Stating it had no legal choice, the Coronado National Forest signed a technical document Wednesday approving Toronto-based Hudbay Minerals’ proposed Rosemont open-pit copper mine in the Santa Rita Mountains southeast of Tucson.
The document called a “Record of Decision“, does not clear the way for construction of the $1.9 billion project that would become the third largest open pit copper mine in the United States.
The ROD specifically states that Hudbay must still obtain a federal Clean Water Act permit from the U.S. Army Corps of Engineers as well as obtaining final approval from the Forest Service of its Mine Plan of Operations and post a reclamation bond.
The Army Corps has given no timetable on when it expects to issue a decision on the permit that is required under Section 404 of the Clean Water Act. Last July, the Corps’ Los Angeles district office recommended that the permit not be issued because of the mine’s serious negative impact on desert water resources.
CNF Supervisor Kerwin Dewberry signed the ROD and stated that he had no legal choice under the General Mining Act of 1872 and other federal laws requiring him to approve a mining plan that had the least negative impact on the environment. The Forest Service, he states, had no legal right to select a “no action alternative”.
“I cannot select the no action alternative for implementation because Federal law provides the right for a proponent to develop the mineral resources it owns and to use the surface of its unpatented mining claims for mining and processing operations and reasonably incidental uses,” Dewberry’s decision states.
Hudbay Minerals issued a brief statement supporting the Forest Service’s decision and acknowledging it still needed to obtain the Section 404 CWA permit.
“This decision brings us another step closer to being able to build a modern mine that will fulfill the requirements of its permits, create jobs and strengthen the local economy,” said Patrick Merrin, vice president of Hudbay’s Arizona business unit.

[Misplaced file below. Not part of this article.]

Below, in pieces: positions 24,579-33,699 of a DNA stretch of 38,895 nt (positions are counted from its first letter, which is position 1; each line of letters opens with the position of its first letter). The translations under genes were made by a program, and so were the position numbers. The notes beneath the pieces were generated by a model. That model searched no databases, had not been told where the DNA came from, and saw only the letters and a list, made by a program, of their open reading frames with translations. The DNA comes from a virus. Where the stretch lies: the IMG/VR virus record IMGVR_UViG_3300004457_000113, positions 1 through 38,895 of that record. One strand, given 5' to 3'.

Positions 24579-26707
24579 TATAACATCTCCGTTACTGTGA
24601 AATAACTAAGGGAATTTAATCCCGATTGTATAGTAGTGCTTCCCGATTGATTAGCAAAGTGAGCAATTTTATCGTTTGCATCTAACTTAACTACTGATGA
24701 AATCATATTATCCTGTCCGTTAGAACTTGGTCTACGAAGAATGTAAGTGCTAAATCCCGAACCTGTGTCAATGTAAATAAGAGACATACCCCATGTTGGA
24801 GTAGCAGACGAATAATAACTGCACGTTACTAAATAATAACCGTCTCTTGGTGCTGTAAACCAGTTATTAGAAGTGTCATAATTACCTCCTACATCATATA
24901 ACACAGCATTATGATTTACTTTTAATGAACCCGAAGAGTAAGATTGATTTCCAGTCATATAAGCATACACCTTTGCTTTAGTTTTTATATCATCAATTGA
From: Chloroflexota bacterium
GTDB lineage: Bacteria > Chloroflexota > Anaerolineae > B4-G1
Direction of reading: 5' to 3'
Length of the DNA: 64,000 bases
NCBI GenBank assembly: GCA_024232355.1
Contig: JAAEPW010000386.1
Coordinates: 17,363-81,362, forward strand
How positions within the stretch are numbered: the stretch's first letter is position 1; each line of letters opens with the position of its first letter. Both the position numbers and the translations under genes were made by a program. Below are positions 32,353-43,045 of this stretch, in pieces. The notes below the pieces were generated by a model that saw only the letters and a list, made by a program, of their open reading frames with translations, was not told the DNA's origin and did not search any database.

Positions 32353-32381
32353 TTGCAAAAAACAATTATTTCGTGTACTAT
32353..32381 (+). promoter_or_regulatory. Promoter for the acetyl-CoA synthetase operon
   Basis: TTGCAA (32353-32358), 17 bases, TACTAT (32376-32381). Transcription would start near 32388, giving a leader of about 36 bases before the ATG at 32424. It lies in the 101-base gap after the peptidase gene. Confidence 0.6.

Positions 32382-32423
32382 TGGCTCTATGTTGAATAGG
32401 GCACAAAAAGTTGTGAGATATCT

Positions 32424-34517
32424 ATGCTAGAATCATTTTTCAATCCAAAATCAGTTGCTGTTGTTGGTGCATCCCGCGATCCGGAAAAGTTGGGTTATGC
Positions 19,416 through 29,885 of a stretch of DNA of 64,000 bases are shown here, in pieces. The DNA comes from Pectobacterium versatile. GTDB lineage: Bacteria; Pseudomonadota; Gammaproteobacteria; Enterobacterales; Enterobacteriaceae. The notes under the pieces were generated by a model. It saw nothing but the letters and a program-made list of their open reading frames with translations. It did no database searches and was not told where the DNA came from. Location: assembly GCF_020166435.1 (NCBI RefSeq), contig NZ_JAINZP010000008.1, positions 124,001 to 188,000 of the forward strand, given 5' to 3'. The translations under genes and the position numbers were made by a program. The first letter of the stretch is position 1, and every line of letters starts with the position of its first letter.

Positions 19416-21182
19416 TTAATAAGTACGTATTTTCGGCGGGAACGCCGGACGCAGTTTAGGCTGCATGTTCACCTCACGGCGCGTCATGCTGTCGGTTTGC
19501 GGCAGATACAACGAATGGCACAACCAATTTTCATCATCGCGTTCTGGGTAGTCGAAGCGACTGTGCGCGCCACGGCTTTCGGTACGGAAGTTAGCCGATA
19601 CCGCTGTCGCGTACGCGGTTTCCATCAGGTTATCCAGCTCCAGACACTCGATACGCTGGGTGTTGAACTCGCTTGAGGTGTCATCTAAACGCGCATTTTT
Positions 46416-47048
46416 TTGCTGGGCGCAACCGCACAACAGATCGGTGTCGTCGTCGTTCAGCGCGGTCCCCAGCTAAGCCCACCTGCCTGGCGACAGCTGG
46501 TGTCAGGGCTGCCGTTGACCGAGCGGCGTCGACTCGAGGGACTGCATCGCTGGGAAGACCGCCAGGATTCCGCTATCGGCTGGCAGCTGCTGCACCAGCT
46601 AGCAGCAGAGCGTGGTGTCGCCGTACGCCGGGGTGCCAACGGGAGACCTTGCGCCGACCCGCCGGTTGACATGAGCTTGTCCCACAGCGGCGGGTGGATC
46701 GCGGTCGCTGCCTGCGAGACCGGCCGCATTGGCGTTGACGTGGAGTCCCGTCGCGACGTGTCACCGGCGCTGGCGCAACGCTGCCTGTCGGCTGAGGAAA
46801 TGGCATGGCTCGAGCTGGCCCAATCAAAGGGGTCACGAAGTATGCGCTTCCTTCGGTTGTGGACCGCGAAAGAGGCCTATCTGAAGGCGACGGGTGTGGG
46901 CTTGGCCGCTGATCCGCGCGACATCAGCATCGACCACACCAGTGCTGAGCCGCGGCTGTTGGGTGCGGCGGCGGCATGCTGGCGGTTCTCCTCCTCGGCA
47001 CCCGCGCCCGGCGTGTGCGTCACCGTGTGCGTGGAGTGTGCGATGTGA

Hudbay investors cheered the release of the ROD sending the stock soaring in trading on the New York Stock Exchange on Thursday. The stock rose 12% to close up 57 points at $5.48 a share. A year ago, Hudbay’s shares closed at $4.99.
Mining opponents sharply criticized Dewberry for issuing the ROD prior to the Army Corps’ final decision on the 404 permit.
“The Forest Service’s premature signing of the Rosemont decision document is a waste of taxpayers’ money and is nothing more than a public relations victory for a foreign mining company and its investors,” said Gayle Hartmann, President of Save the Scenic Santa Ritas
“This mine is far from reality – Save the Scenic Santa Ritas (SSSR) will continue to fight it in every relevant arena,” she stated. “The stakes are too high to do otherwise.”
U.S. Rep. Raul Grijalva said in a statement that Forest Service should have waited to sign the ROD until after the Army Corps completed its analysis.
“Instead it pushed out a premature decision that ignores widely understood science on Rosemont’s potential damage to habitats, waterways and land quality,” Grijalva stated. “This was not necessary, it is not helpful, and it will not be the final word on whether this unpopular mine is built.”
“The Forest Service’s announcement is premature to the point of being meaningless,” said Randy Serraglio, conservation advocate with the Center for Biological Diversity. “This fake decision is motivated by politics and corruption. It’s a hollow paperwork maneuver that will certainly be challenged. This huge mine is just too dangerous to get a free pass.”
The proposed mine would blast a mile-wide, 3,000-foot deep pit in the Santa Rita Mountains and bury more than 3,000 acres of public land in more than a billion tons of mine tailings and waste rock. The mine would process about 224 million pounds of copper a year over its approximately 20-year life.
Hudbay has stated that there is additional ore immediately adjacent to the proposed pit that may be economically viable to mine after it completes mining out the pit. Possible expansion of the mine in the future, which could include mining on the west side of the Santa Ritas, was not included in the Forest Service’s Record of Decision.
The Rosemont mine is expected to produce an estimated 5.88 billion pounds of copper, 194 million pounds of molybdenum, and 80 million ounces of silver. This represents approximately 11 percent of U.S. copper production and less than 1 percent of world copper production, based on 2011 statistics, Dewberry wrote in his decision.
The Center for Biological Diversity signaled its intention to sue the U.S. Fish & Wildlife Service’s favorable biological opinion on the mine’s impacts to a dozen endangered species claiming the opinion fails to meet legal requirements. Pima County is suing the Arizona Department of Environmental Quality’s certification that the mine will meet state water quality standards.
The Daily Star also reported that although the Forest Service has said it doesn’t believe that groundwater drawn to the mine’s open pit will dry up nearby Davidson Canyon and Cienega Creek, University of Arizona Associate Prof. Jennifer McIntosh wrote the service just last week that a new study found that the Cienega Basin’s groundwater resources “are vulnerable to over-extraction from unregulated groundwater use with resulting depletion of connected surface water resources.”